At the beginning of every year, our science curriculum has us exploring Science Inquiry Skills. It can be a tricky task. Science is huge! Not all scientist do the same things… but to explore this concept, I like to keep it hands-on and fun!
We first learned that scientists use their senses to make observations. We reviewed the five senses: sight, taste, smell, sound, and touch.
Then, we focused in on our sense of touch using mystery bags.
To set up for this activity, I used 4 plain gift bags and cut a whole in the side of each. I labeled the bags 1-4 and filled them with various textured items.
My various items: small fuzzy ball, whiteboard eraser, spider ring, and a sticky slap hand.
Then, each table got a bag. The students took turns putting their hand in the bag and feeling what was in there. They made a prediction as to what they thought the item was, then passed the bag on to the next person at the table.
They recorded how the object felt and their guesses on this recording sheet. After 2 minutes, I rotated the bags to the next table. We did this for four rounds so that everyone had a chance make predictions as to what was in each bag.
At the end, I collected the bags. We shared our describing words and what we thought was in each bag. The kids loved sharing their predictions and loved to see if they were right.
You can grab the recording sheet we used here for FREE
Next, we focused on how scientists use tools to help them make observations. This time, we took to the green space to make our observations!
Each student got a hand lens and a brief run down on the outside observing rules. Look, don’t touch!
As students observed, they sketched and recorded their observations in their science journals.
We spent about 20 minutes outside exploring, then we moved back inside to share our observations.
The kiddos LOVED using the hand lenses to explore our green space outside!
Next it was time to learn how scientists think. We used our book to learn about the scientific process. As we read about each step, the students highlighted the name of the step and a quick definition.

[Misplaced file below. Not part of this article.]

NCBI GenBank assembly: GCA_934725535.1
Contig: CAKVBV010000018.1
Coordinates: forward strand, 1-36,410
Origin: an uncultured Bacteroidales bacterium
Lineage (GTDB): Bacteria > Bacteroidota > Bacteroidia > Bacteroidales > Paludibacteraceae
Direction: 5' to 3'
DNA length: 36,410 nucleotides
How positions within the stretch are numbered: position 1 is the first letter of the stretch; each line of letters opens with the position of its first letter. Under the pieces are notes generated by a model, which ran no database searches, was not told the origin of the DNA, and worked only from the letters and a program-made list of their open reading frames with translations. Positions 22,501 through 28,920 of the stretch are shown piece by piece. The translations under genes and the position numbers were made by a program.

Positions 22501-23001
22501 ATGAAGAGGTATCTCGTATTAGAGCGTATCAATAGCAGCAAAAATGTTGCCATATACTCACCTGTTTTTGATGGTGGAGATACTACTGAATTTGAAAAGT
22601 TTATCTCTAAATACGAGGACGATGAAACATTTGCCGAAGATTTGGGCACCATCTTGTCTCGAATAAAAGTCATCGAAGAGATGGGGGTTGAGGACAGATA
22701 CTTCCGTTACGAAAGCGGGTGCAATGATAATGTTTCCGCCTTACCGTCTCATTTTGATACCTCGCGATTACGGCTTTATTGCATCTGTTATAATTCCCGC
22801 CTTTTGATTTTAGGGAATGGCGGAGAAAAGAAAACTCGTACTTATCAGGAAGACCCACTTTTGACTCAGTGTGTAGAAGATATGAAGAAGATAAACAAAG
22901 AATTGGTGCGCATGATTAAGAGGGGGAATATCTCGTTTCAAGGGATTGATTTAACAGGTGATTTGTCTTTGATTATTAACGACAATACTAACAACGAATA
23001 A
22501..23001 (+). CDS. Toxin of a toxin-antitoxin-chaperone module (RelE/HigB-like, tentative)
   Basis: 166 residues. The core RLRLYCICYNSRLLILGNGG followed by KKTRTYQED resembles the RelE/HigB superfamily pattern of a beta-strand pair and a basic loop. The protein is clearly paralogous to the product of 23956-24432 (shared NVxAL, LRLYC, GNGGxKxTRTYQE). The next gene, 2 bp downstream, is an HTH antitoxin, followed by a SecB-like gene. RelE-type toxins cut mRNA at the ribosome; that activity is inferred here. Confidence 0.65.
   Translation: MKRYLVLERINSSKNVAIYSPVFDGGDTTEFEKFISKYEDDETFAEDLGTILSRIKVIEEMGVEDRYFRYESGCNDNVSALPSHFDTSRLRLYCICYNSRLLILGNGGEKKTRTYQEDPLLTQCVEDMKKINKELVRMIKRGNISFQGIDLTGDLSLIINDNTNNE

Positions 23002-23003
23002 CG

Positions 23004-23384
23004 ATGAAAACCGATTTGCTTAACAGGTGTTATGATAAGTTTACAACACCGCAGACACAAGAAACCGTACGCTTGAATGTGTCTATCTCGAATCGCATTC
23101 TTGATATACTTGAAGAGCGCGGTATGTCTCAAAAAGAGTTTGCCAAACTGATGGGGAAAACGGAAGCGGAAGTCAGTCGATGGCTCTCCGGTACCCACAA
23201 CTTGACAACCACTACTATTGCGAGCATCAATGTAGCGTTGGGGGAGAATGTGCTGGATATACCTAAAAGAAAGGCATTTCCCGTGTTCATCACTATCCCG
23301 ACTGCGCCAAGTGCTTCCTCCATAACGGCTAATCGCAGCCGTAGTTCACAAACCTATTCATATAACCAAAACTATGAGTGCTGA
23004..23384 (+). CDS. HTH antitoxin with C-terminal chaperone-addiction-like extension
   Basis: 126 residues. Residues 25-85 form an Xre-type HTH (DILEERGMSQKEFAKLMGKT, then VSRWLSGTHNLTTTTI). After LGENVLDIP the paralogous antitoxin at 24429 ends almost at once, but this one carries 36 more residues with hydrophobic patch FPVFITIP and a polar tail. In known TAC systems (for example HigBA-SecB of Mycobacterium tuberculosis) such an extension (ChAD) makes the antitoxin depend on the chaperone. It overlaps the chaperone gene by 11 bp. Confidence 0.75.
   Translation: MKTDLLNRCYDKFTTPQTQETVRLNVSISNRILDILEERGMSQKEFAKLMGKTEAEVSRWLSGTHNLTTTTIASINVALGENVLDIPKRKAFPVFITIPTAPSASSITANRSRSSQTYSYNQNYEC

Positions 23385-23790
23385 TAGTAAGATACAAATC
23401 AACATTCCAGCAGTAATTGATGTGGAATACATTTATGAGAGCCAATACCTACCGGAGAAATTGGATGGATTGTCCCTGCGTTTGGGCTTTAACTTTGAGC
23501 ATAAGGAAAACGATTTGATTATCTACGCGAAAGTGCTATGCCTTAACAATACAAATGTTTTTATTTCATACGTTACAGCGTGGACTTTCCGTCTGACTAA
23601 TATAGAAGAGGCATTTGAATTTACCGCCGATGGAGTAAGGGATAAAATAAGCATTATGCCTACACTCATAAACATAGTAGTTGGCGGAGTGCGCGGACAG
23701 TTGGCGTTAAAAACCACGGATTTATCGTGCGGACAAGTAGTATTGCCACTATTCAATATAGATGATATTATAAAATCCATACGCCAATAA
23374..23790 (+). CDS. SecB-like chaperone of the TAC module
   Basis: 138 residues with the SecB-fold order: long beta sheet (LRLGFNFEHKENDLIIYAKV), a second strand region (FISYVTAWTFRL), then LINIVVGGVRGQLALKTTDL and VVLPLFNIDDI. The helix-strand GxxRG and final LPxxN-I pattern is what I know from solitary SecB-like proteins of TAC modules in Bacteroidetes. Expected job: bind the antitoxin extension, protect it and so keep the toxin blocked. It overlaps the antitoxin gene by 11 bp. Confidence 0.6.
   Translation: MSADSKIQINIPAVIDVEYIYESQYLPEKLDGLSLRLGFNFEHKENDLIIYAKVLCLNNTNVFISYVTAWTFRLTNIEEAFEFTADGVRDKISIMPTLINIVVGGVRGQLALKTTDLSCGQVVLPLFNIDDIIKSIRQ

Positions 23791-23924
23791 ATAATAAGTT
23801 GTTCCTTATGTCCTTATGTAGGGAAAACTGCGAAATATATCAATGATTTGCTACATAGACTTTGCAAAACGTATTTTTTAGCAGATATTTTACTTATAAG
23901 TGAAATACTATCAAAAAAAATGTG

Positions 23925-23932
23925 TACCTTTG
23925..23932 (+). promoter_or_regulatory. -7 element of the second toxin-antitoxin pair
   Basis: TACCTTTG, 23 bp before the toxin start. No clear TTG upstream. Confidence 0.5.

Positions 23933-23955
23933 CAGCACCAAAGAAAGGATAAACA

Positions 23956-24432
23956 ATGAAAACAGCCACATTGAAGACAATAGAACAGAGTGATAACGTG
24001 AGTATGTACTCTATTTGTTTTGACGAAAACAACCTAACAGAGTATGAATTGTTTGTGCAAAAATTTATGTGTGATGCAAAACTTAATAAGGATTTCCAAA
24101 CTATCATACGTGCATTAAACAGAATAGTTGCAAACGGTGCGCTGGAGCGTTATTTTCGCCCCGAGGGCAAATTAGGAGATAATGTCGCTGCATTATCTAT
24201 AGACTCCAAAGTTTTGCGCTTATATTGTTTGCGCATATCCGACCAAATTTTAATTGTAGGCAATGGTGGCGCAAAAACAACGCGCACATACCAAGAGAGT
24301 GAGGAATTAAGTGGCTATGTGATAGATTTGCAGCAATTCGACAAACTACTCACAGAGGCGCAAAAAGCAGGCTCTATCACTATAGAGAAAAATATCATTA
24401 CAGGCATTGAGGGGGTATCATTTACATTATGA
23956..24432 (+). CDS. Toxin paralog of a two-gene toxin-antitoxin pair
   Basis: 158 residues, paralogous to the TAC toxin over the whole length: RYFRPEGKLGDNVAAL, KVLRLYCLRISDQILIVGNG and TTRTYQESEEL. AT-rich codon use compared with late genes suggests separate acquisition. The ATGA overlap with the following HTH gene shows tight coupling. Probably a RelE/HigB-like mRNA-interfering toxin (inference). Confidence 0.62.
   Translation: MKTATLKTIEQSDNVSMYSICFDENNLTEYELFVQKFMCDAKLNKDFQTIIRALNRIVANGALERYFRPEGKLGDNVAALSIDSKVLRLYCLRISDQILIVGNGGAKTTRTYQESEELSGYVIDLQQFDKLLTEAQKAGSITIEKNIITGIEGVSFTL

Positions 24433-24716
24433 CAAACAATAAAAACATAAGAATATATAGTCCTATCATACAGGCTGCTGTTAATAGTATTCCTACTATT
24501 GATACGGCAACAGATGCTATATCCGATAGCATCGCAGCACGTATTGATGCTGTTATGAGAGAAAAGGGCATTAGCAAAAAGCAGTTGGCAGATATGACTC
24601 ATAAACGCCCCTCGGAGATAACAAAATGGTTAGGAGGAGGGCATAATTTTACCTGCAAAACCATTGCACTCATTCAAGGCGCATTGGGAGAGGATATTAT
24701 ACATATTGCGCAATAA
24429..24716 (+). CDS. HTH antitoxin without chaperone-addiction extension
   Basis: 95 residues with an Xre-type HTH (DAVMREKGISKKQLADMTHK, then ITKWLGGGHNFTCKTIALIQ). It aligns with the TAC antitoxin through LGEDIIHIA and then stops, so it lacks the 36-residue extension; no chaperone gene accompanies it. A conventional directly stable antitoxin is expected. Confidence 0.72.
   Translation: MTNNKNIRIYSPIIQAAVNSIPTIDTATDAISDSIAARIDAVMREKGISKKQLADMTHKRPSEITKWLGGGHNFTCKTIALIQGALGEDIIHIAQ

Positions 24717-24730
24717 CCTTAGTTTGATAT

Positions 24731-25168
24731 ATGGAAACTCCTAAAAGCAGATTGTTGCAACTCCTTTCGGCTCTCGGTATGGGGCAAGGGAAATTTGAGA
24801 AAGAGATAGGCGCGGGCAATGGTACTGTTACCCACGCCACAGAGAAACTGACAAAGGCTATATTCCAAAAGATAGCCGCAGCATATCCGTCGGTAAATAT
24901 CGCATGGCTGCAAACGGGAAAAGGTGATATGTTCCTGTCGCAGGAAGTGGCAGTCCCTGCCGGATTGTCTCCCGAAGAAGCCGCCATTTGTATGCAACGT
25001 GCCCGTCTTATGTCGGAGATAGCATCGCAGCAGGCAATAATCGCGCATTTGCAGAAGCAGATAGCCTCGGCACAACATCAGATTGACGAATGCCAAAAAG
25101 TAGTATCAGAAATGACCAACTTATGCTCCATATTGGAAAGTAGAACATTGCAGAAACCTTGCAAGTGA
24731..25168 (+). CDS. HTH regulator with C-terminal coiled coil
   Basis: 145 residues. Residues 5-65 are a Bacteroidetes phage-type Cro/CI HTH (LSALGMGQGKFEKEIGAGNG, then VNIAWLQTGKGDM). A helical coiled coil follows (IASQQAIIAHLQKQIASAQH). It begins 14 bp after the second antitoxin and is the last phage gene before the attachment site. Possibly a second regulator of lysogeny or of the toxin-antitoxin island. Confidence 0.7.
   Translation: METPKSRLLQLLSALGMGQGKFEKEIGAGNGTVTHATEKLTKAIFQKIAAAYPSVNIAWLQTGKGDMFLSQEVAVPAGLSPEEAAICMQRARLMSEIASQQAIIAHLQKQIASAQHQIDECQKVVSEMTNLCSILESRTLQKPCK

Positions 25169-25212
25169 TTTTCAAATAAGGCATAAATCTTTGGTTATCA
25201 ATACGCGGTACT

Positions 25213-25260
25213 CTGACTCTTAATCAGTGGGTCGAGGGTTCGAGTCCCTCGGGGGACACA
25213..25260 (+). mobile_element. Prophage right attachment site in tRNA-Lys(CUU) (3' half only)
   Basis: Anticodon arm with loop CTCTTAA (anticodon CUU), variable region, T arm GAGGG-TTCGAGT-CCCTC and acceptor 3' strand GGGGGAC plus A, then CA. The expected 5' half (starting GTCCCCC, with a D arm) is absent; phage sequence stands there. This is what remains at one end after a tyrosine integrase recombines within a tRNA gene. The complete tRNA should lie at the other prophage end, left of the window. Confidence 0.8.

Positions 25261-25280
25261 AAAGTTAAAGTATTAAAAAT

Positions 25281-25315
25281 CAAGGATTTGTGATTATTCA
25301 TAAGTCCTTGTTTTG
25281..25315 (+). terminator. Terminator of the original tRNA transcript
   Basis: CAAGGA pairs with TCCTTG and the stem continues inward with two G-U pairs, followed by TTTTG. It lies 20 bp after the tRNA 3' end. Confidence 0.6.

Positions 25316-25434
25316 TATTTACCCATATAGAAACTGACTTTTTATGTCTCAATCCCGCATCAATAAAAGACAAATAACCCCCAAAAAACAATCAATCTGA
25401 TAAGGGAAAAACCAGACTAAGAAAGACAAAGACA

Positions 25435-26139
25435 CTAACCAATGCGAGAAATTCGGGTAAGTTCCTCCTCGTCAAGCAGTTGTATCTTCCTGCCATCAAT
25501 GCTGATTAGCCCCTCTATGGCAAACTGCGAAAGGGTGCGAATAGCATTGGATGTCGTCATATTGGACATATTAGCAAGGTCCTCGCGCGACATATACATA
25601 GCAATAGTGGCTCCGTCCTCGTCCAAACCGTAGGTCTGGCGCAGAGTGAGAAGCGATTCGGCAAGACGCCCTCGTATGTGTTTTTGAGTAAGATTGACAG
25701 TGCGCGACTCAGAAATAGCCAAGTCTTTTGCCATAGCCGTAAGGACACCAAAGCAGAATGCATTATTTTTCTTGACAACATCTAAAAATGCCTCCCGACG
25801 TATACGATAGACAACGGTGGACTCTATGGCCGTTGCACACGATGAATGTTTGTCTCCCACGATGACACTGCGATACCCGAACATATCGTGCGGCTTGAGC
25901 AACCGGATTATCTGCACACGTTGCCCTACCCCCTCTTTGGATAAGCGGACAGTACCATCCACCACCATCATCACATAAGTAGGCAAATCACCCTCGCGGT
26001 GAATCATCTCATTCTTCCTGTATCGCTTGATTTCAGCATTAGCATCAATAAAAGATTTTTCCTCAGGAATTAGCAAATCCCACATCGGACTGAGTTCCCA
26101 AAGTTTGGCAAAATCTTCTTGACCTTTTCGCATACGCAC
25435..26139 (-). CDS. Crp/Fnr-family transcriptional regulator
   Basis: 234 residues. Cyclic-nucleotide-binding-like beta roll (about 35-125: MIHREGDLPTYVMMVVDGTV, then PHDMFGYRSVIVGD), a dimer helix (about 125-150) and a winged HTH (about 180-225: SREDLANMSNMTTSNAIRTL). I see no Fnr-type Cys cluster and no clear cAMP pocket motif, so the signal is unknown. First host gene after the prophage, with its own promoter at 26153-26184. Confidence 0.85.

You can grab this ISN FREEBIE here!
Now, we have a reference to go back to each time we review the steps!
By the end of the week we were ready to actually become scientists and use the Scientific Method to conduct an experiment.
First, we reviewed each step from our notebook.
Then, we created an experiment together (with this teacher’s help of course!)
We tested to see if Skittles would dissolve faster in warm or cold water. So, we recorded our question and made our hypotheses.
Then, we gathered and discussed our materials needed for the experiment and as to why we needed each item. Our materials were simple: 2 cups, warm water, cold water, Skittles, a marker, and a timer.
We dropped 2 Skittles in each cup,
This was the perfect time to discuss how to keep the test valid- an idea that most second graders struggle with…
We discussed the importance of keeping everything else the same within the experiment, except the temperature of the water.
At first, the kiddos wanted me to use 2 different colored Skittles. For fun they said! LOL! We talked through how that would make the experiment fun, but it could skew the results as we don’t know if one color dissolves faster than others. We also made sure that there was the same amount of water in each cup.
After each cup was filled and two 6 Skittles were placed, we set the timer for 5 minutes. As we waited, I passed out a little handful of extra Skittles to the class.
My favorite line as I was passing out the pieces?
Mrs. Langton! I can perform this experiment in my mouth! I’ll see how quickly they dissolve above my tongue and below!
YES! Now, you’re thinking like a scientist, kid! 😉
This shortened recording sheet is part of the ISN freebie which you can grab here!
After the 5 minutes, we compared the 2 cups. I carefully walked around the classroom and had students observe what happened to each piece of candy.
The candy in the warm cup had almost dissolved to nothing, whereas only the colored shell had dissolved from the candy in the cold cup.
We recorded our results and discussed our conclusions. What could we learn from this experiment? We also discussed what we thought would happen if another class did the experiment. Last, we glued our experiment recording sheet into our Science Journals.
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